CUPP: Donald Trump is not going to take Donald Trump out, right? There's nothing he's going to say or do that's going to take Donald Trump down. I think that's pretty clear. I think as long as there are five other people running, Donald Trump really eats up most of the oxygen. And I think the only thing that takes Donald Trump down is if voters coalesce around another candidate and that can really only happen when there are fewer of them.

BLITZER: Legally speaking, does this case that's now been put forward in Illinois questioning the eligibility of Ted Cruz to be president of the United States because he was born in Canada, does it have standing? Is it going to go anywhere? You've studied this.

TOOBIN: No. No, this case is not going to go anywhere because the courts --

BLITZER: This specific case or any case?

TOOBIN: No, that's very different. This case, voters, the courts have been very clear that voters don't have standing to challenge the eligibility of candidates. But one of Trump's recent threats has been that, I'm going to sue you, Ted Cruz, to say that you don't have standing, and that might be a case that would -- a judge would get to the merits. Now if the judge got to the merits, I think actually Cruz was likely to win, but the threat that matters is the one from Trump. These voter lawsuits, they're all going to be thrown out.

BLITZER: Has this whole issue been damaging to Ted Cruz, raising the questions of his eligibility under the Constitution to be president?

CHALIAN: No question about it. First of all, it threw him off for a little while until he developed a response. I don't think it is permanent damage that will be the thing that keeps Ted Cruz from the nomination if it comes to that, but Donald Trump doesn't let it go so it is inserted -- wherever the contest goes, the next state, the next state, there's Ted Cruz doing local interviews, getting exposed in the local media, once again having to answer questions about his eligibility. That is no doubt damaging because he's not talking about all the time what he wants to talk about.

TOOBIN: And if -- and if Cruz really does catch up to Trump, it seems likely to me that Trump actually will file that lawsuit because that will throw all the chips in the air.

BLITZER: Cruz says he would like nothing better than to depose Donald Trump under oath if he were to file a lawsuit.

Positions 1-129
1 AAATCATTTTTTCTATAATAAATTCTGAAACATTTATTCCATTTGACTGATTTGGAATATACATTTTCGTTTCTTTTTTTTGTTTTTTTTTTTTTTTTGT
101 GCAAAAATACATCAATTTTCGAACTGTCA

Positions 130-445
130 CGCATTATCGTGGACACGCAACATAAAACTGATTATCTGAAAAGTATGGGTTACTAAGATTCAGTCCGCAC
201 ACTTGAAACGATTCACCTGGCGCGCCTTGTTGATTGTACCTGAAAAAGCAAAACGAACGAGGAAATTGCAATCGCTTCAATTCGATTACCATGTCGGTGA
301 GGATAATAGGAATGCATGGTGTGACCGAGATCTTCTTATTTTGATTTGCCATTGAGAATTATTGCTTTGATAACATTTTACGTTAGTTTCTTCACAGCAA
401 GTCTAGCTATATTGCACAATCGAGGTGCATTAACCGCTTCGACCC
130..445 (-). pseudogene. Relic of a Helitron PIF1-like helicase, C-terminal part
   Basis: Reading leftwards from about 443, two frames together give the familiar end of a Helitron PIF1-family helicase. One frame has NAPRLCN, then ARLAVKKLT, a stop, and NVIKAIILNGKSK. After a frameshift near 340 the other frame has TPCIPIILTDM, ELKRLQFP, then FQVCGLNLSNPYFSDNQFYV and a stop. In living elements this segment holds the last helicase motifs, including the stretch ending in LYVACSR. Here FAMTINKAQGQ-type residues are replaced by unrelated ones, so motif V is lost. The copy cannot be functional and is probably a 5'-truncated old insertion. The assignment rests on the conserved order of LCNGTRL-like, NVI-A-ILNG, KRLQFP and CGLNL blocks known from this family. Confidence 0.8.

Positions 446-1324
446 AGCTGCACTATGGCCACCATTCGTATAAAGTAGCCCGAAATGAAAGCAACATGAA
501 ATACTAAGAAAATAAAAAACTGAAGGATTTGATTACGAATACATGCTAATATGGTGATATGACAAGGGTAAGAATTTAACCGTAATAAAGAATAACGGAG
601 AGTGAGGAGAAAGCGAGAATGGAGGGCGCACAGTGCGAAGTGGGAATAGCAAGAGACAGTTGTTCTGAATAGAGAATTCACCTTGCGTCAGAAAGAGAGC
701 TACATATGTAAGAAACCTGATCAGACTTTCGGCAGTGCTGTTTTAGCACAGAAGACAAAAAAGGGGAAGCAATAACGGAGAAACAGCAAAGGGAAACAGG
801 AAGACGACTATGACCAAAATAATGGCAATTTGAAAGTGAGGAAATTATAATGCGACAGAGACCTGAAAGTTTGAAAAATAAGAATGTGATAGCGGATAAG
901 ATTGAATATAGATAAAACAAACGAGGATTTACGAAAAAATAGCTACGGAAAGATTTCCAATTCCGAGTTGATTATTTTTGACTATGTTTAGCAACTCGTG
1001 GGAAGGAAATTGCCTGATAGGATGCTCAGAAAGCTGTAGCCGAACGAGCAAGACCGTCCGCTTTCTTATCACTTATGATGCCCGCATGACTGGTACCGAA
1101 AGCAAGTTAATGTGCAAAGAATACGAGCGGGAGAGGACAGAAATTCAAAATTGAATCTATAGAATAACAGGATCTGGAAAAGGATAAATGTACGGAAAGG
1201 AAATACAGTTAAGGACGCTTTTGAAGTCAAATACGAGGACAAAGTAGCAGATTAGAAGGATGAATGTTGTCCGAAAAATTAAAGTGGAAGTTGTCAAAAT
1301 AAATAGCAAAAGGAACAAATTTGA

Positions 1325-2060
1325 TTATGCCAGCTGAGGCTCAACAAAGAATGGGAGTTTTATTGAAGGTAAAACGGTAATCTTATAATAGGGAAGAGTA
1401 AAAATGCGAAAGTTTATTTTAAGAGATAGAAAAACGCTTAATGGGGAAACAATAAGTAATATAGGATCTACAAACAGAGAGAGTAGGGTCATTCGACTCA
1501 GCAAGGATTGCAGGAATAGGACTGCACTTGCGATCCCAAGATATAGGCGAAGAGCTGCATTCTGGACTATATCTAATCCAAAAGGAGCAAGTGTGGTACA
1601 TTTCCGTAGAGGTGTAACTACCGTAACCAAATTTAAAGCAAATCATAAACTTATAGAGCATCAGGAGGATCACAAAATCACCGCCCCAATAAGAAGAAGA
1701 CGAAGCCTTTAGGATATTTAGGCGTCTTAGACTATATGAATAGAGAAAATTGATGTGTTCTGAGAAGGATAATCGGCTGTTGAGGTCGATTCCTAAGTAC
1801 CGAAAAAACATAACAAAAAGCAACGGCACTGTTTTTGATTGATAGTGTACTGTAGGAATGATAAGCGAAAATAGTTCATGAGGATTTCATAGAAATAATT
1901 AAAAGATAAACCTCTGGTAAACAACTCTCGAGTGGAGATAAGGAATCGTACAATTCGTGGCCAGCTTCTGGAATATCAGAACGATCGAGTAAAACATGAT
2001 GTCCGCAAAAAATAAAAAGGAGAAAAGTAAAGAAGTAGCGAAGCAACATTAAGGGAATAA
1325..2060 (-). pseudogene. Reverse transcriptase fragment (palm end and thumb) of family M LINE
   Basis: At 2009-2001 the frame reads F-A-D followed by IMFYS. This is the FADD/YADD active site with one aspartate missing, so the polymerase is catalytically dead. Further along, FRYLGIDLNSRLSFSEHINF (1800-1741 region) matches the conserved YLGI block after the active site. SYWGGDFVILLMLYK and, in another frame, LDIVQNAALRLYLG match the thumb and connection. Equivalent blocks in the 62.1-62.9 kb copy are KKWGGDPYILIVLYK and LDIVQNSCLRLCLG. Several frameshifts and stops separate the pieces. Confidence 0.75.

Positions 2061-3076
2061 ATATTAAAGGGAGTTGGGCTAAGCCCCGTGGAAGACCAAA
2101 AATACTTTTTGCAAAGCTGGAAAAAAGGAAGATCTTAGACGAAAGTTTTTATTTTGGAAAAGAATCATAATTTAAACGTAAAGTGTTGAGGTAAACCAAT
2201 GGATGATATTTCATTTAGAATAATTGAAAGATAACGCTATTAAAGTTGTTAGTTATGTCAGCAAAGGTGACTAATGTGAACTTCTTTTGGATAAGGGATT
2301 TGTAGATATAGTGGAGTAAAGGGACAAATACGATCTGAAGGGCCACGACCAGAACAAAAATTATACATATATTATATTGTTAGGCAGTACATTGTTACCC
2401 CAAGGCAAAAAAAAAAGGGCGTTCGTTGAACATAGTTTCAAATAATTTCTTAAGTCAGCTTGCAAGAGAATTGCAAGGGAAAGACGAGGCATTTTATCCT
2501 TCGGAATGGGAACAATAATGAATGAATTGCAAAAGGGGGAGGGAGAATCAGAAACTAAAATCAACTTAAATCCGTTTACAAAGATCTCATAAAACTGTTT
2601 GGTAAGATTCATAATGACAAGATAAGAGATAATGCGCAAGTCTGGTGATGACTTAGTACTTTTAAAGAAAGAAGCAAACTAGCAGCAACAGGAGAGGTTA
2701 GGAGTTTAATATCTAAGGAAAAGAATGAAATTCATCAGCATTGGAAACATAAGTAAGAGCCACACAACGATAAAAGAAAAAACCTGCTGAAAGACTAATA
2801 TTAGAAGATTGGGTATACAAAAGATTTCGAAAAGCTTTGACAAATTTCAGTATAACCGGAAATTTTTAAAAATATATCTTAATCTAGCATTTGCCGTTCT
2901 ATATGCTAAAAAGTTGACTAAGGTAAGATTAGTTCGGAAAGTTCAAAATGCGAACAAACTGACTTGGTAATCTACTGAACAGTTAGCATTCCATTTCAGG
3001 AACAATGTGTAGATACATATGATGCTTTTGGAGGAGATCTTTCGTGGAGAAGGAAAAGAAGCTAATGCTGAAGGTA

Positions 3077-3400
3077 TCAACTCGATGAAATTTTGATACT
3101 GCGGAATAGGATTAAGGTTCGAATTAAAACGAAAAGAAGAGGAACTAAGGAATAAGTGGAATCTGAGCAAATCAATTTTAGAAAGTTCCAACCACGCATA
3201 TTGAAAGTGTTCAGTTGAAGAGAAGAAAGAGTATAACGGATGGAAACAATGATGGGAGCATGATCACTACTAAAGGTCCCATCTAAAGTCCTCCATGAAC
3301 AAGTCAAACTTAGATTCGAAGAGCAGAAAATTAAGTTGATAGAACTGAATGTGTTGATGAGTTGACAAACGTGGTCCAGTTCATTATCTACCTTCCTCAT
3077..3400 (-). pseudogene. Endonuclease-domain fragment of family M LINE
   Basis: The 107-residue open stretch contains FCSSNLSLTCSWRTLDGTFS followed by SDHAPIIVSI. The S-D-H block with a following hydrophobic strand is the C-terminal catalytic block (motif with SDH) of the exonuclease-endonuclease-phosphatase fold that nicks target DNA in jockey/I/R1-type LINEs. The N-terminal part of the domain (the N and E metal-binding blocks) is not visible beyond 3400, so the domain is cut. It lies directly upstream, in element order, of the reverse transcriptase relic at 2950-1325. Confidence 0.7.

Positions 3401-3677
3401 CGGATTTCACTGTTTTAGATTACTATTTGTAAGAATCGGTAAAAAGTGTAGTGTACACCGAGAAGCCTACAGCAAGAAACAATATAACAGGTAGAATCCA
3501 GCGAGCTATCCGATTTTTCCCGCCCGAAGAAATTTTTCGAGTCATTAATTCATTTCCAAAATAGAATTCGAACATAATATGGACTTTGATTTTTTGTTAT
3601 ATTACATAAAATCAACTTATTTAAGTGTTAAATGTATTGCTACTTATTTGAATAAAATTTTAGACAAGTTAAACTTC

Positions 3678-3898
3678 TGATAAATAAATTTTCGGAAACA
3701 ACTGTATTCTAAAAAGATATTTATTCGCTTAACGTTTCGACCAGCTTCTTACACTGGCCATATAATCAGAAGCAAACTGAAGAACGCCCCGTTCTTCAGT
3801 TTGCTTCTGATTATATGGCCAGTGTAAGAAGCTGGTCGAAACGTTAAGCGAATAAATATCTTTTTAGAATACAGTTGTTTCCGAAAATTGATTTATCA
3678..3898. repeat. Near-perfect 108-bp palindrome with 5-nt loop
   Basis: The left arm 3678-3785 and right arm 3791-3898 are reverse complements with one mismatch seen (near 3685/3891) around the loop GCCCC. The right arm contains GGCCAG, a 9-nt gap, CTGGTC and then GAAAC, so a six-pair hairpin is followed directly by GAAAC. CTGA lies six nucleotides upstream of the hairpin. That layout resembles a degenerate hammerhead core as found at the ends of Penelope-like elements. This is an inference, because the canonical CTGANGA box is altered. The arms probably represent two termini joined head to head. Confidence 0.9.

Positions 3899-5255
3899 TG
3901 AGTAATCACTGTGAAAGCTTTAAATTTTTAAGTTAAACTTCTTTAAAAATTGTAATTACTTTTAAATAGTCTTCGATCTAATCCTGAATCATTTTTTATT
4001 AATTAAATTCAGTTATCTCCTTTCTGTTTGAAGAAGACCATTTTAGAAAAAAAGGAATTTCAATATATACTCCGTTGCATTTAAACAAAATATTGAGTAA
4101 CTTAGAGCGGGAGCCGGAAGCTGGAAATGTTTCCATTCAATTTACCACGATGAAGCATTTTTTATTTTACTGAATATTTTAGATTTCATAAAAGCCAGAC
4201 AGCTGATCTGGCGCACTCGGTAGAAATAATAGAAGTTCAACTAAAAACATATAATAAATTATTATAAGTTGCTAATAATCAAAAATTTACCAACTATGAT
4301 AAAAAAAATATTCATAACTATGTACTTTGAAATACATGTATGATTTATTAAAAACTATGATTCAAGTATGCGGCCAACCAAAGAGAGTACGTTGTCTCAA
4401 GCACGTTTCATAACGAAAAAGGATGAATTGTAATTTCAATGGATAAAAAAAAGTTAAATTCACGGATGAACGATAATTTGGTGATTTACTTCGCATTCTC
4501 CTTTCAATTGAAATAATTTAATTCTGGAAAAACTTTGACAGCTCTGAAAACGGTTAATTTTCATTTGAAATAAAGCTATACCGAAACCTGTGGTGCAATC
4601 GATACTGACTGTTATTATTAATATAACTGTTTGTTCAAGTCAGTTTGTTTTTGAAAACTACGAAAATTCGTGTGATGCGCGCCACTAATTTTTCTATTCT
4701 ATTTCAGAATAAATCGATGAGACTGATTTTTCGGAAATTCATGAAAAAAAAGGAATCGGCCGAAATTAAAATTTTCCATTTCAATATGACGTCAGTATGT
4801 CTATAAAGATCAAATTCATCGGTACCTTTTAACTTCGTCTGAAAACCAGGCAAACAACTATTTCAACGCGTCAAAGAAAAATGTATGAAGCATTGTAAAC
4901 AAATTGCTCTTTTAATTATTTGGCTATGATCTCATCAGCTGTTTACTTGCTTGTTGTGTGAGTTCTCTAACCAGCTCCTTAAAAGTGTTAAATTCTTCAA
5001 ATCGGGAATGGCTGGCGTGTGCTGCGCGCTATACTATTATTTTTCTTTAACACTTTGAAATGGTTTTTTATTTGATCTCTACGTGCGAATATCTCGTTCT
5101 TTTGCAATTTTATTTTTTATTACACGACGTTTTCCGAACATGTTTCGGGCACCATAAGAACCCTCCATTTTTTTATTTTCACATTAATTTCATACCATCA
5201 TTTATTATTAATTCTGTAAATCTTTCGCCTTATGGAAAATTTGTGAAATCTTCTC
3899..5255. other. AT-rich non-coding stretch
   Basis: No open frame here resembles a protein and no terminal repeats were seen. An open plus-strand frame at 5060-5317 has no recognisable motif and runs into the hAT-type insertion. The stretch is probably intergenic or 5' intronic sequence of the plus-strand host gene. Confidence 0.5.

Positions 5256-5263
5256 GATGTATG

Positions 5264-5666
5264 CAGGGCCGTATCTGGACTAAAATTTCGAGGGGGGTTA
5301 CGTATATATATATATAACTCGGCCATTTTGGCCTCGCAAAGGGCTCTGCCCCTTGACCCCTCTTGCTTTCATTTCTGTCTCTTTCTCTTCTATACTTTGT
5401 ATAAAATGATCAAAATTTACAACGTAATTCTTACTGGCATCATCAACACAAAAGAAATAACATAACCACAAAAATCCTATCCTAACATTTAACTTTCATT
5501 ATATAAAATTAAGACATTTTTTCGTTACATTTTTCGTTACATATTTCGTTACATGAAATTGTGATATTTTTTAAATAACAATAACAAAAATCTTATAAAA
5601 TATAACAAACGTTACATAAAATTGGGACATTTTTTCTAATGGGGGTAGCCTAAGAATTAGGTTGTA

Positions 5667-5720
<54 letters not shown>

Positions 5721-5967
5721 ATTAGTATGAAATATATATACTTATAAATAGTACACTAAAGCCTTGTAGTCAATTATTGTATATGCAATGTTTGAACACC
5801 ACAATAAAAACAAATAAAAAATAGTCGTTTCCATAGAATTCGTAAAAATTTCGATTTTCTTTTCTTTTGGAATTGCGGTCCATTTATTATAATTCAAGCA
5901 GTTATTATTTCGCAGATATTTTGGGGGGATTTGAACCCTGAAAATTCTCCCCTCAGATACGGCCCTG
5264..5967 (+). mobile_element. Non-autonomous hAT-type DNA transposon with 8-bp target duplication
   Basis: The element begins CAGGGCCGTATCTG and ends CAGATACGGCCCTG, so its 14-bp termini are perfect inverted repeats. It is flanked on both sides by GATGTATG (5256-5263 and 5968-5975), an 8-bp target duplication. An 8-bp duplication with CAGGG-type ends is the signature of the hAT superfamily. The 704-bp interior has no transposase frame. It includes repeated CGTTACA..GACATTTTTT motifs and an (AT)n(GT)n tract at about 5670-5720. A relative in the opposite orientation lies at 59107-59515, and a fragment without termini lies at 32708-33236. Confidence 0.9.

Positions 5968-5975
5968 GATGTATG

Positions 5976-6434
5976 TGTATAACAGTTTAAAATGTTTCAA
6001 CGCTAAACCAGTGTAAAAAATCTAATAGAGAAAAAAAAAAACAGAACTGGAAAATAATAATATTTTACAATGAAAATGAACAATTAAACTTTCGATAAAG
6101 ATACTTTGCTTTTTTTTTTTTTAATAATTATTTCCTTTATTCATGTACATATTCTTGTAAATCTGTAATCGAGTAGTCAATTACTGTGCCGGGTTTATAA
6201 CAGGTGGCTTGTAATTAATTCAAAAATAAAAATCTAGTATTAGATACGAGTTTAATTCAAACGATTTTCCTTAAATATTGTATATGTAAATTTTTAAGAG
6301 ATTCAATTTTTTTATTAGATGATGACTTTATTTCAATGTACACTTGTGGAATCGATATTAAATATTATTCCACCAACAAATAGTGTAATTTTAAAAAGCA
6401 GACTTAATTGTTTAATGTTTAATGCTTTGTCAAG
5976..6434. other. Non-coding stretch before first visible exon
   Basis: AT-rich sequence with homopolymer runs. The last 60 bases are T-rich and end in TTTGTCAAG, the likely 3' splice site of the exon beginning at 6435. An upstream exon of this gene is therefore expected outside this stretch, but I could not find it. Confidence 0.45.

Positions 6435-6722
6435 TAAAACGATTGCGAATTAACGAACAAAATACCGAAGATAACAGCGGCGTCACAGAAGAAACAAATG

CUPP: Where are we?

CHALIAN: If cameras were allowed into that deposition.

TOOBIN: They are, they are, in civil lawsuits. BLITZER: Yes. All right. There will be cameras. All right, guys,

stand by. We have a lot more.

Also very dramatic developments unfolding right now in the race for the Democratic presidential nomination. We'll update you on that when we come back.



BLITZER: Hillary Clinton and Bernie Sanders, they're running neck in neck in Nevada right now going into tomorrow's caucuses. Both candidates are targeting minorities and ahead of next week's South Carolina primary, Hillary Clinton has picked up the endorsement of a top African-American lawmaker.

Our senior Washington correspondent Jeff Zeleny is joining us now live from Nevada.

So, Jeff, how are things shaping up right now?

JEFF ZELENY, CNN SENIOR WASHINGTON CORRESPONDENT: Well, Wolf, Nevada was once seen by Hillary Clinton supporters as the place where she could get her campaign back on track again and rebound but it's increasingly looking like that she will need a lifeline in South Carolina. That's exactly what she got today from Jim Clyburn.


ZELENY (voice-over): It's shaping up as the Vegas prize fight of politics. On the eve of the Nevada caucuses, Hillary Clinton and Bernie Sanders in a deadlocked Democratic race. The Clinton campaign is hoping an endorsement today from influential South Carolina Congressman James Clyburn reverberates to Nevada and beyond.

REP. JAMES CLYBURN (D), SOUTH CAROLINA: The future of the Democratic Party and the United States of America will be best served with the experiences and know-how of Hillary Clinton as our 45th president.

[17:40:02] ZELENY: Eight years ago, Clyburn declined to endorse. A decision that enraged Bill Clinton. Clyburn recounted the anger in his 2014 memoir. He said the former president called him in the middle of the night, saying, if you bastards want a fight, you damn well will get one. But today Clyburn set fears of a long Democratic fight prompted him to weigh in.

CLYBURN: My head and my heart are in the same place.

ZELENY: In Nevada, Clinton drew jeers when she suggested Sanders is a Democrat come lately.

HILLARY CLINTON (D), PRESIDENTIAL CANDIDATE: Maybe it's that Senator Sanders wasn't really a Democrat until he decided to run for president. He doesn't know what the -- you know, last two Democratic presidents did. And I'm -- you know, I'm -- well, it's true. It's true.

ZELENY: Sanders, a lifelong independent, argues he's the Democratic candidate for change.

SEN. BERNIE SANDERS (D), PRESIDENTIAL CANDIDATE: The status quo is not acceptable. We have got to change it.

ZELENY: Flying across Nevada today, Sanders said he's counting on one win at a time.

SANDERS: But I hope we have a very large, very, very large voter turnout tomorrow. Show the world that democracy is alive and well here in Nevada.